Research Article: Revision Rates after Primary Hip and Knee Replacement in England between 2003 and 2006

Date Published: September 2, 2008

Publisher: Public Library of Science

Author(s): Nokuthaba Sibanda, Lynn P Copley, Jim D Lewsey, Mick Borroff, Paul Gregg, Alex J MacGregor, Martin Pickford, Martyn Porter, Keith Tucker, Jan H van der Meulen, Harri Sievanen

Abstract: BackgroundHip and knee replacement are some of the most frequently performed surgical procedures in the world. Resurfacing of the hip and unicondylar knee replacement are increasingly being used. There is relatively little evidence on their performance. To study performance of joint replacement in England, we investigated revision rates in the first 3 y after hip or knee replacement according to prosthesis type.Methods and FindingsWe linked records of the National Joint Registry for England and Wales and the Hospital Episode Statistics for patients with a primary hip or knee replacement in the National Health Service in England between April 2003 and September 2006. Hospital Episode Statistics records of succeeding admissions were used to identify revisions for any reason. 76,576 patients with a primary hip replacement and 80,697 with a primary knee replacement were included (51% of all primary hip and knee replacements done in the English National Health Service). In hip patients, 3-y revision rates were 0.9% (95% confidence interval [CI] 0.8%–1.1%) with cemented, 2.0% (1.7%–2.3%) with cementless, 1.5% (1.1%–2.0% CI) with “hybrid” prostheses, and 2.6% (2.1%–3.1%) with hip resurfacing (p < 0.0001). Revision rates after hip resurfacing were increased especially in women. In knee patients, 3-y revision rates were 1.4% (1.2%–1.5% CI) with cemented, 1.5% (1.1%–2.1% CI) with cementless, and 2.8% (1.8%–4.5% CI) with unicondylar prostheses (p < 0.0001). Revision rates after knee replacement strongly decreased with age.InterpretationOverall, about one in 75 patients needed a revision of their prosthesis within 3 y. On the basis of our data, consideration should be given to using hip resurfacing only in male patients and unicondylar knee replacement only in elderly patients.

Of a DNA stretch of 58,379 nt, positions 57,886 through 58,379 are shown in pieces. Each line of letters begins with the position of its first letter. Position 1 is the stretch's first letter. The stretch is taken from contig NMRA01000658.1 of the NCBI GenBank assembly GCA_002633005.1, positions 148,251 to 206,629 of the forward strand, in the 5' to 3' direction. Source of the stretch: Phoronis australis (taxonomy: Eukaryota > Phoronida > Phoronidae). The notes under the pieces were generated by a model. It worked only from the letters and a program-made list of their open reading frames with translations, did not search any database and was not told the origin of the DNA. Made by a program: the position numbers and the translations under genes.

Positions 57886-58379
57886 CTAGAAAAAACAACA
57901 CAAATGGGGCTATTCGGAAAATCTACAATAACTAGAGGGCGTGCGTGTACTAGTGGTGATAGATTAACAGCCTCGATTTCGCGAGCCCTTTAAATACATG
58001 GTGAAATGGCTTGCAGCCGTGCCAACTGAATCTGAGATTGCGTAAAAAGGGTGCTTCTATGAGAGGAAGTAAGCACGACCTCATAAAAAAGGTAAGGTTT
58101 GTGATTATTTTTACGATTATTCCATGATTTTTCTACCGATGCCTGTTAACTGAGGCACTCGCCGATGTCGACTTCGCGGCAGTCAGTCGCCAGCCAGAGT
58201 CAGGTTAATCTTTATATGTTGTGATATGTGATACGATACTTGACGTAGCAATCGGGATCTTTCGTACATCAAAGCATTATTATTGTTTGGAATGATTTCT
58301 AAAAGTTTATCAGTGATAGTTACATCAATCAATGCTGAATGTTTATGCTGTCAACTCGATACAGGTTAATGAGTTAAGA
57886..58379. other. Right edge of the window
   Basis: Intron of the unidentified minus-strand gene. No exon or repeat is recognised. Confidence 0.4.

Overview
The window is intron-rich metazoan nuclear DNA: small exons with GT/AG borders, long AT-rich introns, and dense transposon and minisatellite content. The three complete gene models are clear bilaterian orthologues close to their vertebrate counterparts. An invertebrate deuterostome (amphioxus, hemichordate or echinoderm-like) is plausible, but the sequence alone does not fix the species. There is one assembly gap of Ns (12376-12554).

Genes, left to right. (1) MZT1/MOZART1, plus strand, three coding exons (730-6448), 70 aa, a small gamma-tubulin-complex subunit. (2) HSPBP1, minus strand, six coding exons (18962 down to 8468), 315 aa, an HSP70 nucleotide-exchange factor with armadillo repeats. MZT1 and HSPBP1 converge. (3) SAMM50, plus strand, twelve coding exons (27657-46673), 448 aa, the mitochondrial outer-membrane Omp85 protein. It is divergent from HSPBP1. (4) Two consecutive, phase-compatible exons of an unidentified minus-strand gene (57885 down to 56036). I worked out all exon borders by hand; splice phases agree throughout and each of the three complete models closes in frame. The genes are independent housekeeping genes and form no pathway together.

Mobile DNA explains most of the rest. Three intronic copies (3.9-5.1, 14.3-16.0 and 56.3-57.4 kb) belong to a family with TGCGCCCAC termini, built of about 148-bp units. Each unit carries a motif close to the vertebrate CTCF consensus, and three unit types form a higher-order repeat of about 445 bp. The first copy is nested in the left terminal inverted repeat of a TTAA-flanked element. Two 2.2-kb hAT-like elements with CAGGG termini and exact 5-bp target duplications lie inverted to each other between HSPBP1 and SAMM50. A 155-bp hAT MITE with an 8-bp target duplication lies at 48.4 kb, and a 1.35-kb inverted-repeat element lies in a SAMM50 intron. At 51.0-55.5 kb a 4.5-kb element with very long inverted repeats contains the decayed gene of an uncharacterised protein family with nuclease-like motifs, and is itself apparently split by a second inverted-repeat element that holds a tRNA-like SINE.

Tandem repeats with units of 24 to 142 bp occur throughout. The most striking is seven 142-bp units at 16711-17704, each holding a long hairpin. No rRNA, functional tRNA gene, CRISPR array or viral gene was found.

Partial Text: Total hip replacement was first successfully performed in 1962 in the United Kingdom and approved for use in the United States in 1969 [1,2]. Total knee replacement was introduced in its modern form in the early 1970s [3]. Since then, these procedures have developed at an astonishing pace and they are now among the most frequently performed major surgical procedures in the world. In 2006, about 160,000 total hip and knee replacement procedures were carried out in England and Wales and about 500,000 in the United States [4,5].

The NJR aims to collect data on all hip and knee replacements in England and Wales. Candidates for inclusion are patients who undergo a cemented, cementless, or “hybrid” total hip replacement or hip resurfacing, those who undergo a total knee replacement, unicondylar replacement, or patello-femoral replacement, and those who had a revision of any of these procedures. Hybrid hip prostheses have one cemented and one cementless component. Further information can be found in the NJR 4th Annual Report [4]. We considered all 170,410 NJR records on primary hip procedures and 167,498 on primary knee procedures carried out between April 1, 2003 and September 30, 2006 (Figure 1).

Of the 327,557 primary hip or knee replacement procedures carried out between April 1, 2003 and September 30, 2006 in the NHS in England according to the HES database, 167,076 (51%) could be linked to an NJR record (Figure 1). The remaining records could not be linked because the NJR records did not contain the necessary patient identifiers. After removal of 9,803 records of the second joint replacement in patients who had undergone bilateral primary hip or knee replacements on different dates, 157,273 patients were available for analysis (Tables 1 and 2).

Revision rates in the first 3 y after hip and knee replacements carried out in the NHS in England since April 2003 were low. Overall, we found that about one in 75 patients needed a revision of their joint replacement. Patients who had a cemented hip or cemented knee prosthesis had the lowest revision rates. The highest rates after hip replacement were seen in patients who had undergone hip resurfacing and the highest rates after knee replacement in patients who had a unicondylar prosthesis. Revision rates after hip resurfacing were especially high in women. It is essential to continue following up these patients to assess whether these differences remain beyond the first 3 y, because it has been shown that risk factors for revision as well as reasons for revision change with time after the joint replacement [26].

Source:

http://doi.org/10.1371/journal.pmed.0050179

 

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